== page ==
Let’s face it, despite how good of a cook you are — or claim to be — we’ve all experienced some frustration when our food gets stuck to a stainless steel pan. The luxury and availability of non-stick pans has allowed us to cook almost worry0free. But, there are times when a stainless steel pan is a necessity. For example, a stainless steel pan is a must when I’m building a sauce and want to accumulate flavours, or when I want to brown or develop colour, and sometimes I just prefer using a pan that isn’t coated with a non-stick treatment.
Here are a few quick tips for cooking efficiently with your stainless steel:
Why does food stick?
The main culprit is heat — either too much or too little. When oil is added to a hot stainless steel pan, it acts as a protective barrier between the food and the pan. Although your pan looks perfectly smooth, there are actually many hills and divots that the oil fills. When food is added to the pan, a reaction occurs between the hot oil and the natural moisture in food. This reaction causes a steam-like effect, essentially lifting the food away from the pan, and preventing it from sticking.
If your pan is too cold, you will not hear the sizzle — which is the reaction between the heat and the moisture. No sizzle means the food has not lifted away from the pan and will stick. If your heat is too high, food has a tendency to burn, and burnt articles will stick to the pan. This burnt flavour will also transmit to the rest of your food.
Tips to avoid a sticky mess
The reality is, stainless steel is not a great heat conductor. Therefore, we have to make sure we prepare our pan properly in order to get the best results.
Heat your stainless steel pan well
Place an empty pan on a burner over medium heat. Let the pan heat up for 2 to 3 minutes at this temperature. It is up to you if you want to add the oil while the pan is warming up, or add the oil once the pan is hot. I prefer to get my pan good and hot first, and then I add the oil. Sometimes, when adding cold oil to a cold pan, the oil heats up faster than the pan – this gives the illusion of a hot pan, but really all the heat is in the oil.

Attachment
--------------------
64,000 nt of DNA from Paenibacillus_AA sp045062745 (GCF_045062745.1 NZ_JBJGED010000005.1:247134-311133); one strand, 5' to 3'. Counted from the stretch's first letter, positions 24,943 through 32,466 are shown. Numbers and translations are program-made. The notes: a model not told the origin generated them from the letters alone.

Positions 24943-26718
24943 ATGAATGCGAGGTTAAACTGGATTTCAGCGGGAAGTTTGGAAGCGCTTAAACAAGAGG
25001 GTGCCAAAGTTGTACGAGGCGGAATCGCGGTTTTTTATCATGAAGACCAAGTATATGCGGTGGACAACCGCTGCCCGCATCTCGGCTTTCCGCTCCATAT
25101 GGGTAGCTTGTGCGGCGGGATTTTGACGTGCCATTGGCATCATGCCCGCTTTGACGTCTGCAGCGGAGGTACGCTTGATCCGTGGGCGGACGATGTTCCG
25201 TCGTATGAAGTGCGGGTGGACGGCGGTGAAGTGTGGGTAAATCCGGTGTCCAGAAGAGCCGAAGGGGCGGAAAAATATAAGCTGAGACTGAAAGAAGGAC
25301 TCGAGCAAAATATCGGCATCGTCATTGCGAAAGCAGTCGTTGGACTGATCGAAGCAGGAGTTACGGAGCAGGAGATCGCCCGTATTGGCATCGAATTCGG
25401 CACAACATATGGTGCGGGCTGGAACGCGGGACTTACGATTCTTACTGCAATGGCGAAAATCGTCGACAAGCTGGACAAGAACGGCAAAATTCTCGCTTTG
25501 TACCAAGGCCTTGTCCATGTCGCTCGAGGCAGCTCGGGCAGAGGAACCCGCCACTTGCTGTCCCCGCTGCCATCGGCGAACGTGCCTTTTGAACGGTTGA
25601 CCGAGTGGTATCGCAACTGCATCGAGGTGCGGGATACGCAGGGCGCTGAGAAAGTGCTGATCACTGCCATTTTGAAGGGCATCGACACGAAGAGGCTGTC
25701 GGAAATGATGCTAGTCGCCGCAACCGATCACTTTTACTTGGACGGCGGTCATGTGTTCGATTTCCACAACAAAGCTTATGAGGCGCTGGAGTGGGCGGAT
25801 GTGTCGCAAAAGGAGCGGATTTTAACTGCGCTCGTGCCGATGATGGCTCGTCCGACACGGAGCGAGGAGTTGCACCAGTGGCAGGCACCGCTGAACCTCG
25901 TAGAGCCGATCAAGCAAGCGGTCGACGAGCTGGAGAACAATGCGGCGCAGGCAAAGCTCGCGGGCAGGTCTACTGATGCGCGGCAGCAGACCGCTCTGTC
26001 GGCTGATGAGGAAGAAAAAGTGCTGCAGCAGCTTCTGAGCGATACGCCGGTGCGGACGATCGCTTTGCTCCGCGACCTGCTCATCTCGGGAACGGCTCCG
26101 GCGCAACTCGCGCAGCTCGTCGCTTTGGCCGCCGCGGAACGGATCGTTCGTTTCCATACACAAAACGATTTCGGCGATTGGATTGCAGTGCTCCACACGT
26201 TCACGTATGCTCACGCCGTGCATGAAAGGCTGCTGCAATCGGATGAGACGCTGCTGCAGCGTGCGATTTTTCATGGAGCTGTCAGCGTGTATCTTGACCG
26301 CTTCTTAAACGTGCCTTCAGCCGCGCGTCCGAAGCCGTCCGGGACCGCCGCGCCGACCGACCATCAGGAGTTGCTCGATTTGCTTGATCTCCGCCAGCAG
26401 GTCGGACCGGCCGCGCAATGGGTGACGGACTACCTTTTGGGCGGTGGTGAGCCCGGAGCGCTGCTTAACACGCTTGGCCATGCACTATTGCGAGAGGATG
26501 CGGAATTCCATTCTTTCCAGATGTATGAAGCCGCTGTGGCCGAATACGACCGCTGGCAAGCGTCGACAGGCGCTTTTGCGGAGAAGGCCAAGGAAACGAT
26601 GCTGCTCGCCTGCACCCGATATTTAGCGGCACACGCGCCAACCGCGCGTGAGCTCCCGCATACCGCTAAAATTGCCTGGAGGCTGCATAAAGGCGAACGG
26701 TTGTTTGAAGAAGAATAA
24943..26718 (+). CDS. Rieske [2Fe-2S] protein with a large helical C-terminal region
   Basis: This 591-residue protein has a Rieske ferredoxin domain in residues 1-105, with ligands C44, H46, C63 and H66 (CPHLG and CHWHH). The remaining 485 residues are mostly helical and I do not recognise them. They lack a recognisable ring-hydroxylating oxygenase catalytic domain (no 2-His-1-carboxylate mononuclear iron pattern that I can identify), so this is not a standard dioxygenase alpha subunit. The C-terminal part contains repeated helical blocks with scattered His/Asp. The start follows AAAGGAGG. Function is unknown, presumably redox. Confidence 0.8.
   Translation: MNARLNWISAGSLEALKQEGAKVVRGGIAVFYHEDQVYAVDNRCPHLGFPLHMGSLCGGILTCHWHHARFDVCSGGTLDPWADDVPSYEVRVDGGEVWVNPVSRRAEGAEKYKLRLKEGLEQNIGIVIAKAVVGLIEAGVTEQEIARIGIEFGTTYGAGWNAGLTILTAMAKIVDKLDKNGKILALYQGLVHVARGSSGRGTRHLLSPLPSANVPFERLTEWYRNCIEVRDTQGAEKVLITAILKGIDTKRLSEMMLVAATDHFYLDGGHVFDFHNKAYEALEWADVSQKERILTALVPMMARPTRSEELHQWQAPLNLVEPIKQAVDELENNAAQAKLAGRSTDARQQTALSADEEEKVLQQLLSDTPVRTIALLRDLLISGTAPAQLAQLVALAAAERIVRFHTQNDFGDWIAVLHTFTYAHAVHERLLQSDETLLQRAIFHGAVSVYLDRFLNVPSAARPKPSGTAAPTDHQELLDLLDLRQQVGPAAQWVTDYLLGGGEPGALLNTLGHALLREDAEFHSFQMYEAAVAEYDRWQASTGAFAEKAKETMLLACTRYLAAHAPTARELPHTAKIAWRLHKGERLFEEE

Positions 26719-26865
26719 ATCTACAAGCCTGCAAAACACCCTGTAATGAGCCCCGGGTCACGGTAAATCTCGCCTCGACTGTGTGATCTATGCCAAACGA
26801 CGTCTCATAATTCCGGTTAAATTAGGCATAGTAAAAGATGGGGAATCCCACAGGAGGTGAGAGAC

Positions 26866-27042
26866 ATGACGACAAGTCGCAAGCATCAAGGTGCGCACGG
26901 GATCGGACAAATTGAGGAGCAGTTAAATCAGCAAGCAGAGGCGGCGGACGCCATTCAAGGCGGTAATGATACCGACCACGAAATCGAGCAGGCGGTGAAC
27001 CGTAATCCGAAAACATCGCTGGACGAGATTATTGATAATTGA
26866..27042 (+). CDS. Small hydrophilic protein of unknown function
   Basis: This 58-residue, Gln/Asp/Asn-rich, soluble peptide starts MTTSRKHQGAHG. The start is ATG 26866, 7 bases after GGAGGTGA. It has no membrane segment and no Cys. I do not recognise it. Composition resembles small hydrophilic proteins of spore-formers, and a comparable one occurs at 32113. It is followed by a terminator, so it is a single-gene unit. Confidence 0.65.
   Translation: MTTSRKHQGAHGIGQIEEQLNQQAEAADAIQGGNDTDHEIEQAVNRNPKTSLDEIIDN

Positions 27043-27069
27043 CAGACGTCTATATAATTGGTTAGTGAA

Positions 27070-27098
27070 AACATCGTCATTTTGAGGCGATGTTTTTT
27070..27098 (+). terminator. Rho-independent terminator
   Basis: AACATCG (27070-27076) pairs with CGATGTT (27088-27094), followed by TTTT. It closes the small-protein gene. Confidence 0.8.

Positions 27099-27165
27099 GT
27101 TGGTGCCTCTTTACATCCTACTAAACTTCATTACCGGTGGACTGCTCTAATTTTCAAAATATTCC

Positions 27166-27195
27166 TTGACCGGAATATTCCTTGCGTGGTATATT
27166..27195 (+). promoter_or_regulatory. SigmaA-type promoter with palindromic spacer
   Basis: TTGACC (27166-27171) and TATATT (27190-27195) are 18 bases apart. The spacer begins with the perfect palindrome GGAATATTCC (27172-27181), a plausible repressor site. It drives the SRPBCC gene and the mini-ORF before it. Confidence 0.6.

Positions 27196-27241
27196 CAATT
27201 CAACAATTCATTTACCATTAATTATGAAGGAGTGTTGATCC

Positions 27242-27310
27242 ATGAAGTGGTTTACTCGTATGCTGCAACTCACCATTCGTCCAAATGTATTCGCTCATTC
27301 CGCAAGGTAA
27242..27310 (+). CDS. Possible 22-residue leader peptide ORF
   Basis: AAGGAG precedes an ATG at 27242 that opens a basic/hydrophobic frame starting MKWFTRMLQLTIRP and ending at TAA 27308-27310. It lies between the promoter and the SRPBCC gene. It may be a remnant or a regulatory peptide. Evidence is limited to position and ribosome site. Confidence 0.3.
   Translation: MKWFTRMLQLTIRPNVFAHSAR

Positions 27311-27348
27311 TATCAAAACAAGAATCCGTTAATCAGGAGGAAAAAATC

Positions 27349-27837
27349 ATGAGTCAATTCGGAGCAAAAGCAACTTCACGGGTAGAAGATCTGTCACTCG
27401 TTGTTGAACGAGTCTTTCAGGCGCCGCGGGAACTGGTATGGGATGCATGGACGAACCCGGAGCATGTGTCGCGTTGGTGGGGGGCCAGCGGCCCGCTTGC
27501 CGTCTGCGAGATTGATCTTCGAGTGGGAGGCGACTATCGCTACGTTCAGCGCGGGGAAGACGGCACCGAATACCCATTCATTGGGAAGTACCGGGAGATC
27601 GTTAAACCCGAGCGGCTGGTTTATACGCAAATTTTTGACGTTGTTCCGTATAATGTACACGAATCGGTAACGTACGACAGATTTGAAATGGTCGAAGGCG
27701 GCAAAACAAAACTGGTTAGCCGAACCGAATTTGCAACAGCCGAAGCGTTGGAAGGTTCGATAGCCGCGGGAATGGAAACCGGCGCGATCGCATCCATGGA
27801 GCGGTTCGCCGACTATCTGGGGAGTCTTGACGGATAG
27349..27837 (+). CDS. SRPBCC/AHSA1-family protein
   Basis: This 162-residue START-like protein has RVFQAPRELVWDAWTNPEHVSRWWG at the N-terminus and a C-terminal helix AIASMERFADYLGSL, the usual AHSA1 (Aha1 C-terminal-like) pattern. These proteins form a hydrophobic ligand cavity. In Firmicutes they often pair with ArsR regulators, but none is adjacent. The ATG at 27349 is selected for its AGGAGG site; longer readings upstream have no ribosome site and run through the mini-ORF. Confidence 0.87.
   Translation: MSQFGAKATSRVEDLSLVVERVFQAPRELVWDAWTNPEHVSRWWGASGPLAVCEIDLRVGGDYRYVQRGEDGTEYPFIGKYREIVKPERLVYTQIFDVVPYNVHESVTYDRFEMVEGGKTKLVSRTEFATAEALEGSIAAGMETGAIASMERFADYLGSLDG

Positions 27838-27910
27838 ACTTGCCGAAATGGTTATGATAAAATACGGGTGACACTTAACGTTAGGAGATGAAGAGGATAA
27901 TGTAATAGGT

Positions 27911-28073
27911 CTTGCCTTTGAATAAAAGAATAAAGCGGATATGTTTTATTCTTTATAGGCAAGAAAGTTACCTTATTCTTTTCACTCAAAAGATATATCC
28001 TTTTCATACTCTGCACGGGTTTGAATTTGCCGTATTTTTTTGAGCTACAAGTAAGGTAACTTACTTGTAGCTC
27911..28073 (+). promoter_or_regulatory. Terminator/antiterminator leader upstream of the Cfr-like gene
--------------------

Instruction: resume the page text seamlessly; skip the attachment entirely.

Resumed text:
Do the “TSS” test
To test if your pan is ready, drop a very small morsel of food or a single drop of water into the pan. If you hear the “TSS” sound, your pan is ready. It is always a good idea to start your pan at medium heat, and make adjustments from there.
Dry food is best
Water combats the heat by bringing the temperature of the oil down. If you are cooking with vegetables that have recently been washed, make sure they are good and dry. Also, pat down meat with a paper towel to remove any surface moisture.
Cold food is a no-no
As water combats heat, so does cold food. Adding cold food to a pan works against the heat you have worked at establishing. Meat and vegetables should be brought down or at least close to room temperature before cooking in stainless.
Some foods just stick
I don’t know how many times I’ve tried to make an omelette in a stainless steel pan, but it has never come off cleanly. Some foods — eggs in particular (more generally proteins) — have a tendency to stick. Choose your battles. For me… eggs = non-stick.
Clean and care for your pan
While the pan is still warm, wipe out any residual oil or crumbly bits with a paper towel (mind the heat — and use tongs if necessary). Return the pan to medium heat. When the pan is hot, pour in 1 cup of hot water to deglaze. Use a wooden spoon to scrape away any stubborn bits. Discard the water. Wipe again with a paper towel and then clean in hot soapy water. I suggest not cleaning your stainless in the dishwasher. Dishwasher detergent can be very harsh and may leave a residue.
Originally published March 23rd, 2012.